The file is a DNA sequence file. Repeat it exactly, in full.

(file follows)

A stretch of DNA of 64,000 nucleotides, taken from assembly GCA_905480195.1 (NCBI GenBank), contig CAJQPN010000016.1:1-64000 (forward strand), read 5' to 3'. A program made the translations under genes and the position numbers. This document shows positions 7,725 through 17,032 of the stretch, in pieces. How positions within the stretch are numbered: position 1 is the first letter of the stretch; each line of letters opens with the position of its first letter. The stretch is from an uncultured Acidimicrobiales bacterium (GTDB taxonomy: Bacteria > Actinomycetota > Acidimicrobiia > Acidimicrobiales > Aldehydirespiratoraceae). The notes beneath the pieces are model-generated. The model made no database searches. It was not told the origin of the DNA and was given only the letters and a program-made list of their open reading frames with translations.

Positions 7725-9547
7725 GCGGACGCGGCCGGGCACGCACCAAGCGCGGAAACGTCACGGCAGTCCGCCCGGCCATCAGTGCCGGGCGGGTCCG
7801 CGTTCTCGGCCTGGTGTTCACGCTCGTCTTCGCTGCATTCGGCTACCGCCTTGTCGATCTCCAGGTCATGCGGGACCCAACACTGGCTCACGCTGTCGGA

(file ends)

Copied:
A stretch of DNA of 64,000 nucleotides, taken from assembly GCA_905480195.1 (NCBI GenBank), contig CAJQPN010000016.1:1-64000 (forward strand), read 5' to 3'. A program made the translations under genes and the position numbers. This document shows positions 7,725 through 17,032 of the stretch, in pieces. How positions within the stretch are numbered: position 1 is the first letter of the stretch; each line of letters opens with the position of its first letter. The stretch is from an uncultured Acidimicrobiales bacterium (GTDB taxonomy: Bacteria > Actinomycetota > Acidimicrobiia > Acidimicrobiales > Aldehydirespiratoraceae). The notes beneath the pieces are model-generated. The model made no database searches. It was not told the origin of the DNA and was given only the letters and a program-made list of their open reading frames with translations.

Positions 7725-9547
7725 GCGGACGCGGCCGGGCACGCACCAAGCGCGGAAACGTCACGGCAGTCCGCCCGGCCATCAGTGCCGGGCGGGTCCG
7801 CGTTCTCGGCCTGGTGTTCACGCTCGTCTTCGCTGCATTCGGCTACCGCCTTGTCGATCTCCAGGTCATGCGGGACCCAACACTGGCTCACGCTGTCGGA